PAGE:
Ecocentric

On Earth Day, Contemplating the Human Cost of Energy

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April 20, the one-year anniversary of the beginning of the Gulf oil spill, has no shortage of news events. Environmentalists and fishermen along the Gulf coast offered tours of the shoreline, to show the spots where the oil still remained. BP—with its impeccable sense of timing—lodged a $40 billion lawsuit against Transocean, the Swiss drilling company that operated the Deepwater Horizon, and separate suits against other contractors. Republicans in Congress marked the anniversary of the biggest oil spill in U.S. history with a call to renew and expand drilling in the Gulf of Mexico. “Safety reforms have been implemented, new technology has been deployed and the Gulf is ready to get back to work to help create jobs and lower gasoline prices,” said Doc Hastings, the chair of the House Natural Resources Committee, in a statement.

But there were other, smaller events on April 20, memorials that recalled the 11 crew members killed in the Deepwater Horizon blowout. They were forgotten quickly, those men, as the rig sank and the oil spread and the fears focused on the vulnerable Gulf coastline, on the fate of the fish and the bird and the wetlands. But they should be remembered, men like Roy Wyatt Kemp, husband to Courtney and father to 3-year-old Kaylee and 14-month-old Madison. “Their daddy and my husband is never coming home,” Courtney Kemp told the Advertiser in Louisiana a few days ago.

It’s Earth Day today—the 41st one—and it comes at a time when we’ve all been made aware of the environmental cost of the energy we use.  The BP oil spill caused ecological damage that scientists will study for years, and the partial nuclear meltdown at Fukushima may render large parts of the surrounding area uninhabitable. Coal and other fossil fuels continue to blacken the sky and warm the climate, and even natural gas—seen as a greener bridge fuel—has experienced recent accidents, with a major well blowout occurring this week in Pennsylvania. Alternatives like solar and wind are growing, but there are even environmental and quality of life complaints about renewable power as well.

Still, the fate of Roy Wyatt Kemp and the rest of the Deepwater Horizon 11 is a reminder that there is a terrible human cost to our energy system, as well as an environmental one. The BP oil spill wasn’t the only deadly energy industry accident over the past year—though it was one of the few that received headlines. There was a natural gas explosion in California that killed five people; a gas explosion in China that killed 21 people; an oil pipeline explosion in Mexico that killed 27. We justly celebrated the near-miraculous rescue of the 33 Chilean coal miners last year, yet just two days apart in November 29 coal miners in New Zealand were killed after a gas explosion, and 87 Chinese workers were killed in a terribly coal mining accident. It isn’t just oil or electrons that flows in our pipelines and transmission wires. It’s blood.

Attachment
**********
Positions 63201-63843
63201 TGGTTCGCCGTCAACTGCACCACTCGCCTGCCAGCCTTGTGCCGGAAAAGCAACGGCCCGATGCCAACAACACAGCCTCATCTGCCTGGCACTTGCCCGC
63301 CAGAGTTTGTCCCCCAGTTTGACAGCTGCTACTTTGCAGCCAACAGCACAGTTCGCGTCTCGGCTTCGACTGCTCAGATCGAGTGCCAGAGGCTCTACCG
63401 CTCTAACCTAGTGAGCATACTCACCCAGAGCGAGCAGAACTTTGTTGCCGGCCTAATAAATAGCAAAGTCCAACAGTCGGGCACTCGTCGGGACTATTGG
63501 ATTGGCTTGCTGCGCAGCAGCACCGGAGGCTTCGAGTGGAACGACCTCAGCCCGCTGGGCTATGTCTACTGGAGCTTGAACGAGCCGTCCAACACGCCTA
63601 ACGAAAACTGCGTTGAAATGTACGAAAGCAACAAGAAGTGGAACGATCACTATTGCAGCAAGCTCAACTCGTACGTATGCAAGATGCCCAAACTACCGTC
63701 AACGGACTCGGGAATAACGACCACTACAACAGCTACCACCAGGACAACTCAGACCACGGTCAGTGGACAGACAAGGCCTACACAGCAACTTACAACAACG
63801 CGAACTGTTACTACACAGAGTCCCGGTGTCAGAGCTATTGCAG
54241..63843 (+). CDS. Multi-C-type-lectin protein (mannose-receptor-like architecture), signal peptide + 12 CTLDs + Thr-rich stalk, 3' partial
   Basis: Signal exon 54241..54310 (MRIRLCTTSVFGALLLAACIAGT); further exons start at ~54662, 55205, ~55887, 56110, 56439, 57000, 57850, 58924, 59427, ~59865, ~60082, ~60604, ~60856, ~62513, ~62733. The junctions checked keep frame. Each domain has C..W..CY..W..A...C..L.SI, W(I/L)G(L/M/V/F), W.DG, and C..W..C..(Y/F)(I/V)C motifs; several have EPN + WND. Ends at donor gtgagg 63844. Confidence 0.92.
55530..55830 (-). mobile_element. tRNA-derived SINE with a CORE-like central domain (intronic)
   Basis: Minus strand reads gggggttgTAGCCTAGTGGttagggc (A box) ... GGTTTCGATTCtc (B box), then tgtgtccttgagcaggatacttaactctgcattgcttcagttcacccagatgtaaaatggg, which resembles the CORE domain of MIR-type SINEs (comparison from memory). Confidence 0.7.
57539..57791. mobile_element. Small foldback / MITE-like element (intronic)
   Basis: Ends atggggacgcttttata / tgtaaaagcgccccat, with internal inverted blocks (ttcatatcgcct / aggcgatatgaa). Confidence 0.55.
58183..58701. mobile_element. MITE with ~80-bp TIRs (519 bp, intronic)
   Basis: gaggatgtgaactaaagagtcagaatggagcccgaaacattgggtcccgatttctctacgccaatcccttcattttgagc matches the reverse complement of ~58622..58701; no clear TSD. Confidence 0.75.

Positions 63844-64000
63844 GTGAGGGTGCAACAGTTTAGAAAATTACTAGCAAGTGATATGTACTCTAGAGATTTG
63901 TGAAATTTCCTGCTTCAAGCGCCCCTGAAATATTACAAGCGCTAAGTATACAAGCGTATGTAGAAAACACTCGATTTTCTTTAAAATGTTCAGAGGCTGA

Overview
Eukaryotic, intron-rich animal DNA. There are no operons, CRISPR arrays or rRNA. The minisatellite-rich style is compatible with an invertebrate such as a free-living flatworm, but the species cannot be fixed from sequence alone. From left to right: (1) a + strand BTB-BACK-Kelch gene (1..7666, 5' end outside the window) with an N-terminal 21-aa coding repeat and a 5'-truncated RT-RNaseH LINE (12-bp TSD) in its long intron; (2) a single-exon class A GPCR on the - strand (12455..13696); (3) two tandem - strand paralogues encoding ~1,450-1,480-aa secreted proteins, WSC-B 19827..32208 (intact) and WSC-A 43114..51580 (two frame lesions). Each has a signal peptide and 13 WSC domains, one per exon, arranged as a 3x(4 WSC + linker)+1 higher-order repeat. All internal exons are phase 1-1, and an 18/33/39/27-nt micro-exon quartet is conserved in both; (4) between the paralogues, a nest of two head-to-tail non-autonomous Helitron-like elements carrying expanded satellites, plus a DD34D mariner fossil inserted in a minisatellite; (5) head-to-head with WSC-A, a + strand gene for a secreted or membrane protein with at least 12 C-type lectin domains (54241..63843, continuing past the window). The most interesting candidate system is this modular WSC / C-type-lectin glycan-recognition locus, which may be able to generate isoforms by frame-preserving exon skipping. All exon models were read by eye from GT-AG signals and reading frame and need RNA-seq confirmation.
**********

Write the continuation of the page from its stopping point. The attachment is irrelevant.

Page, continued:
In fact, the blood cost is another way to calculate the energy equation: blood per kilowatt. Mark Fulton, the managing director and global head of Climate Change Investment Research at DB Climate Change Advisors, introduced me to the concept at the Fortune Brainstorm Green conference earlier this month. When we evaluate different forms of energy, we shouldn’t only take into account the financial price or even just the environmental cost, but the damage to human health and well-being as well.

And the results are a bit surprising, as Seth Godin made clear in this illuminating post from a month ago. Coal is by far the deadliest source of energy per unit of power—both because of the risk to miners (especially in developing nations like China) and to all of us through air and water pollution. Oil comes in next, while natural gas remains perhaps surprisingly low. Lower still is wind and rooftop solar, which is dangerous mostly because installers might fall off a roof while putting in panels. (It happens.) And at the bottom is nuclear power, which causes 0.04 deaths per terrawatt/hour of electrical power, although the full toll from Fukushima still remains to be seen.

All of those numbers are too high, and they can be reduced through better workplace regulation and pollution controls—and maybe even switching in less dangerous sources. But the best way to cut the human toll of our energy system is to simply use less energy, which means we’d need to mine less coal and drill for less oil. Americans are doing a better job of that then we often think—on a per-capita basis, we don’t use much more energy now than we did a few decades ago. But we can do much, much more, whether through fuel efficiency requirements for automobiles or less wasteful appliances or simple conservation. We often talk about cutting our dependence on foreign oil, or reducing greenhouse gas emissions. But this Earth Day, we should think about people like Roy Wyatt Kemp, and the other casualties of our energy system—and stop trading so much blood for power.

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